I wish I could recall what the cure for Cold Robbies was.

About Kate

I am Kage Baker's sister. Kage was/is a well-known science fiction writer, who died on January 31, 2010. She told me to keep her work going - I'm doing that. This blog will document the process.
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9 Responses to Cold Robbies

  1. Neassa says:

    According to Wikipedia, you need Aunt Granny’s Bitter Brittle Root.

    Also, while researching the Cold Robbies, I found that Google already has this blogpost indexed! You must be important

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  2. Widdershins says:

    Looks a bit like a triffid!

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  3. Margaret says:

    I was about to field the theory that kohlrabi (is there a plural?) might just be an immature triffid and they all get trimmed and, presumably, eaten before they can grow up to be big, bad, and mobile?
    As to the cure for the Cold Robbies, isn’t it chicken soup and/or strong drink? Perhaps a nice slug of Capt.Morgan rum would do the trick.

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    • Kate says:

      In the rare instances where it really *is* Cold Robbies, the actual cure is as neassa said – Aunt Grannie’s Brittle Bitter Root. Whcih what it is, I have no clear idea either and haver have … in all other cases, any strong drink will do. Because it may not cure you, but you won’t care anymore!

      Kathleen kbco.wordpress.com

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  4. Kate says:

    Widdershins – they do. Even more so when you see them live, up close and in person. Horid things, really.

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  5. It’s obvious–the cure for a cold robbie is a hot toddy!

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  6. David says:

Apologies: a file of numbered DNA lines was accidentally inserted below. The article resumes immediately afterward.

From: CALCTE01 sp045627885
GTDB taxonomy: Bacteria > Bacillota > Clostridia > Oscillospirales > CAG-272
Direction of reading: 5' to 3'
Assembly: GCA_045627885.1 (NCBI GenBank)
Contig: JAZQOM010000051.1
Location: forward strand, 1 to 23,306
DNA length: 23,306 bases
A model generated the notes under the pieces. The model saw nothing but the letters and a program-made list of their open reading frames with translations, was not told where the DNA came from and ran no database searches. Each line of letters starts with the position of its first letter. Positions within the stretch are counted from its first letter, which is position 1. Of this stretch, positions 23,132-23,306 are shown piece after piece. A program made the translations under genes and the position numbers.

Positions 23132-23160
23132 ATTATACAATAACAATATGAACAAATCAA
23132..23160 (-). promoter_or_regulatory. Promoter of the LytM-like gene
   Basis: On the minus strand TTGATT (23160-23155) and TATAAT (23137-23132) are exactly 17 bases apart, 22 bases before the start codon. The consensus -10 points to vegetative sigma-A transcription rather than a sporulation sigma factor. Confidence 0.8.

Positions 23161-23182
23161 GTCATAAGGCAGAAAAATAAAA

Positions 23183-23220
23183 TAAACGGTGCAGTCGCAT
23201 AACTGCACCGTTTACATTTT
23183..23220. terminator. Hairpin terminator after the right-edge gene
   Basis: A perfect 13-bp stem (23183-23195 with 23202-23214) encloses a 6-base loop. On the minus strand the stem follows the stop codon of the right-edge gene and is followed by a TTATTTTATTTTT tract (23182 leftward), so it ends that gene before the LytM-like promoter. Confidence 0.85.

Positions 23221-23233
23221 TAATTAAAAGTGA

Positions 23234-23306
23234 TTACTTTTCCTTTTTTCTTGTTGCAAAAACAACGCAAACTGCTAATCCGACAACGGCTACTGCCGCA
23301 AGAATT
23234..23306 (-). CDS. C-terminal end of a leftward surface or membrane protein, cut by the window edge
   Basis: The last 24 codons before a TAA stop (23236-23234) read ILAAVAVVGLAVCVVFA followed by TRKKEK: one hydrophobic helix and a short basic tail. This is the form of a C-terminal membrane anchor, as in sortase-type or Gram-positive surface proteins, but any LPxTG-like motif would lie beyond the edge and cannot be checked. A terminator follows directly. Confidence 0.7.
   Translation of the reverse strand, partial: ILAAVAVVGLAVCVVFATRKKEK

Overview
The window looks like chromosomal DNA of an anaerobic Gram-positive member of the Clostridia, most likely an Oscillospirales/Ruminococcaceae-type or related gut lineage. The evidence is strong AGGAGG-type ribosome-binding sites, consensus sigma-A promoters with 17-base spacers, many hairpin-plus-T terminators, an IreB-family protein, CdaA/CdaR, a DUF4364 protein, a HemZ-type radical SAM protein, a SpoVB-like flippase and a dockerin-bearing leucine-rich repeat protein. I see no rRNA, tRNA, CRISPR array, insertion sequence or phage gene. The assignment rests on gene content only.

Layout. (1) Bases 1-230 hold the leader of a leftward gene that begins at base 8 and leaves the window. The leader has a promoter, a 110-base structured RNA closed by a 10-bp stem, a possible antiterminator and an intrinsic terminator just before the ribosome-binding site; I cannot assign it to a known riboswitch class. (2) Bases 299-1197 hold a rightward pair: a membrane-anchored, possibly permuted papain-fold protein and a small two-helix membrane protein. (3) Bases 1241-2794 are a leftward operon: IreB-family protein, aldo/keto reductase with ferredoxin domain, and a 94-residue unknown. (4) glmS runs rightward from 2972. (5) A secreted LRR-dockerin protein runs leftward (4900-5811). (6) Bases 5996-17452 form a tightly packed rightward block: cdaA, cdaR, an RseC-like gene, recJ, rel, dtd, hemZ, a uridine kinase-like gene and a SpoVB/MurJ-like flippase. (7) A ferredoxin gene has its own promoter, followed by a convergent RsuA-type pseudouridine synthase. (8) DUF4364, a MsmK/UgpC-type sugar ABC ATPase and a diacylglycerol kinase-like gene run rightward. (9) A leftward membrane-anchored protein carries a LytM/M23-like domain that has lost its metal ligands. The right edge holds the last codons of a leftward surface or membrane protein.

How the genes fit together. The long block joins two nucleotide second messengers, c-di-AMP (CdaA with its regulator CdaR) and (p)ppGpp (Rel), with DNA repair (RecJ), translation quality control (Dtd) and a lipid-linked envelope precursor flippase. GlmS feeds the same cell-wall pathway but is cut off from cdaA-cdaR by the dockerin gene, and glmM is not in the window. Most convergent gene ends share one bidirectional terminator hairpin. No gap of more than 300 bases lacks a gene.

Well, I grew up eating them, and I can tell you they’re actually not all that bad. Weird, yes, but not all that bad. My mother peels the tough skin off them, then slices them across the grain (imagine slicing an onion the way an expensive burger joint would). We dip the slices in a bit of lemon juice, put a tiny dash of salt on top, and voila! They taste something like a cross between jicama and a cabbage core. Again: weird, yes. But not too bad, especially on a hot day. Although that may be due to the lemon juice.
    As for the historical/racial reference, I *think* that may relate to the winter of 1916–there was a terrible frost in Germany that year, right during the Great War (when all the ‘good’ food was being sent to the front for the war effort already), and the kohlrabi was one of the few things unaffected by it. So the Germans ate a LOT of them. Just guessin’, though.

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    • David says:

      Also, I have been Gone for a week and a half, and am now trying to get caught up–I hope that your cold robbies have vanished by now (I assume that they have, but I shouldn’t do that).

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  7. Kate says:

    David – thank you for the hitherto-unknown fact. I love getting those! You have added another facet to the ancient lore of Kohlrabi for me. However – you ate them RAW?!?! They look too much like space aliens for me to try that. But you’re brave.